Welcome to Imprint Friday and today's featured imprint: Ecco books. Stop by each week to be introduced to a must-read title from one of my favorite imprints. I know you'll be adding many of these books to your wish list.
Every once in a while I come across a book that is so much fun or so different or so beautiful, I have to tell everyone about it. Caroline Preston's The Scrapbook of Frankie Pratt is all three, and it's a book you'll have to own. You'll find yourself looking through it over and over again.
Here's the summary:
For her graduation from high school in 1920, Frankie Pratt receives a scrapbook and her father’s old Corona typewriter. Despite Frankie’s dreams of becoming a writer, she must forgo a college scholarship to help her widowed mother. But when a mysterious Captain James sweeps her off her feet, her mother finds a way to protect Frankie from the less-than-noble intentions of her unsuitable beau.Let's talk about the design and visuals before we talk about plot and characters. The Scrapbook of Frankie Pratt is exactly what the title promises. The scrapbook pages are filled with Frankie's souvenirs from her high school graduation in 1920 until she pastes up the last page in 1928, on the eve of a new phase of her life. Each page contains vintage items, from movie ticket stubs to photographs, old advertisements, and yearbook photos. Preston haunted eBay and antiques stores as well as her family's attic and memorabilia boxes to find each item placed in Frankie's scrapbook. You can read the whole story on Preston's "How I Made The Scrapbook of Frankie Pratt" pages on her website.
Through a kaleidoscopic array of vintage postcards, letters, magazine ads, ticket stubs, catalog pages, fabric swatches, candy wrappers, fashion spreads, menus, and more, we meet and follow Frankie on her journey in search of success and love. Once at Vassar, Frankie crosses paths with intellectuals and writers, among them “Vincent” (alumna Edna St. Vincent Millay), who encourages Frankie to move to Greenwich Village and pursue her writing. When heartbreak finds her in New York, she sets off for Paris aboard the S.S. Mauritania, where she keeps company with two exiled Russian princes and a “spinster adventuress” who is paying her way across the Atlantic with her unused trousseau. In Paris, Frankie takes a garret apartment above Shakespeare & Company, the hub of expat life, only to have a certain ne’er-do-well captain from her past reappear. But when a family crisis compels Frankie to return to her small New England hometown, she finds exactly what she had been looking for all along.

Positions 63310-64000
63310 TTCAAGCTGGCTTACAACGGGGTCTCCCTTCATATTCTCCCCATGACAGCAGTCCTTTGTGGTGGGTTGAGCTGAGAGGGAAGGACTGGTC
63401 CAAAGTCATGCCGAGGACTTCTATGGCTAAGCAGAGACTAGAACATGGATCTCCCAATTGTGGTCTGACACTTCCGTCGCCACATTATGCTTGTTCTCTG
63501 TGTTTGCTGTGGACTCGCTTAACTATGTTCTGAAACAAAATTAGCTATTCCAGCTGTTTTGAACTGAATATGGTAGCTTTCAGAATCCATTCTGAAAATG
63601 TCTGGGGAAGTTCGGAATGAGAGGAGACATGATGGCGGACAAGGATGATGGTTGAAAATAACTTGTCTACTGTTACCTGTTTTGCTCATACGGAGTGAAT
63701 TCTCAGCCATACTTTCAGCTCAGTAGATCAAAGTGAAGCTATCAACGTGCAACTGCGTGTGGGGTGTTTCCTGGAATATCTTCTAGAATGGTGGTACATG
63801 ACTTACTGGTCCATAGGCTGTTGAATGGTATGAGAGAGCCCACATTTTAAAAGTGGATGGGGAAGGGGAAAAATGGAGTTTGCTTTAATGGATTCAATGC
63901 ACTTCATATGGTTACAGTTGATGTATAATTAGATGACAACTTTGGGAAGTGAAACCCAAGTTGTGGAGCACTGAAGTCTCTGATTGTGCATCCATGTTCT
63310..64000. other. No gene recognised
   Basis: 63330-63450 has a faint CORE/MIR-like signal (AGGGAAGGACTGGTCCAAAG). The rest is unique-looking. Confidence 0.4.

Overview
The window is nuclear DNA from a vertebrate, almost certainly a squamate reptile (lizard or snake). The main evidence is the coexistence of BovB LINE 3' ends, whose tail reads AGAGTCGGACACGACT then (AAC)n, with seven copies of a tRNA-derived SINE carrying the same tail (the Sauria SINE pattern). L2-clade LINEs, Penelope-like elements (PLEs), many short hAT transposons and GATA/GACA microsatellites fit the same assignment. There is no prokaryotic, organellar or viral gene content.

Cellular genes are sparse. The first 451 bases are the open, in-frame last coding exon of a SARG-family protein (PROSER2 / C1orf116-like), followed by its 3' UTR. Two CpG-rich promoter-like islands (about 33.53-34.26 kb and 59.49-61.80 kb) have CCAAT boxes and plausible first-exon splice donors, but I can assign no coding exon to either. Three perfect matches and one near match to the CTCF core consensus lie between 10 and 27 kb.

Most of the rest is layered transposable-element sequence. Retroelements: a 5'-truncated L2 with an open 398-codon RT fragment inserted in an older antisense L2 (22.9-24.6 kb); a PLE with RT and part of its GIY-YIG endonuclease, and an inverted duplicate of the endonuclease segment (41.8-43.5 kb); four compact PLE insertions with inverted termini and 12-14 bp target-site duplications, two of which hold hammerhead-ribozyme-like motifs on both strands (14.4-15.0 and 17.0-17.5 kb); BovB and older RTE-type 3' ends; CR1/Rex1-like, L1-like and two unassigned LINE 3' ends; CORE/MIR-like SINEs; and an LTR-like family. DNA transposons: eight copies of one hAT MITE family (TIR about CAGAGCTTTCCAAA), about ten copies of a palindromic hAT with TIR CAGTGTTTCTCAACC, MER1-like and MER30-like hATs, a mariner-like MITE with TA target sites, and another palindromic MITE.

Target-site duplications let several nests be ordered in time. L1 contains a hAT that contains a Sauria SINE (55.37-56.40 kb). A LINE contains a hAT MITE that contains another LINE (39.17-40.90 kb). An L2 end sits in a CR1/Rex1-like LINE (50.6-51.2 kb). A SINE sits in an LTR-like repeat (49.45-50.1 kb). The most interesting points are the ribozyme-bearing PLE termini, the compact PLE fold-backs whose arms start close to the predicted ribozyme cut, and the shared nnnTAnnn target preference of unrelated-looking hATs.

Thanks to Ben at Ecco for allowing me to share two color spreads from the novel. The image at the right comes from the beginning of the book and the one at the left from the middle. Don't hesitate to click on the scans so you can zoom in and enlarge them. The images show you the fantastic design of the novel but are completely spoiler-free. Remember each item on these pages is authentic, right from the 1920s—no high-tech special effects, just the real thing.
But what is a pretty book that calls itself a novel if there is no story? Rest assured, Preston doesn't let you down. Frankie is a modern woman who proudly claims to be a feminist and wants to be a writer. Through her eyes, we experience the Roaring Twenties from small town life to women's colleges, Greenwich Village, and sea voyages as well as learn about the era's icons like Lindbergh and Babe Ruth. Frankie is so believable as a naive young lady, you want to warn her of the evils of the big, bad world. Fortunately, the spunky gal can handle everything life throws her as she heads off on a whirlwind adventure.
This is such a visual book, I want to share not only the color spreads but also this short video of Preston talking about the novel and some of the items you'll see in Frankie's scrapbook.
To learn more about Caroline Preston and her other work, be sure to visit her website, which is a visual delight, or check out her Facebook page.
Beth Fish Reads is proud to showcase Ecco books as a featured imprint on this blog. For more information about Ecco, please read the introductory note from Vice President / Associate Publisher Rachel Bressler, posted here on July 15, 2011. Find your next great read by clicking on Ecco in the scroll-down topics/labels list in my sidebar and by visiting Ecco books on Facebook and following them on Twitter.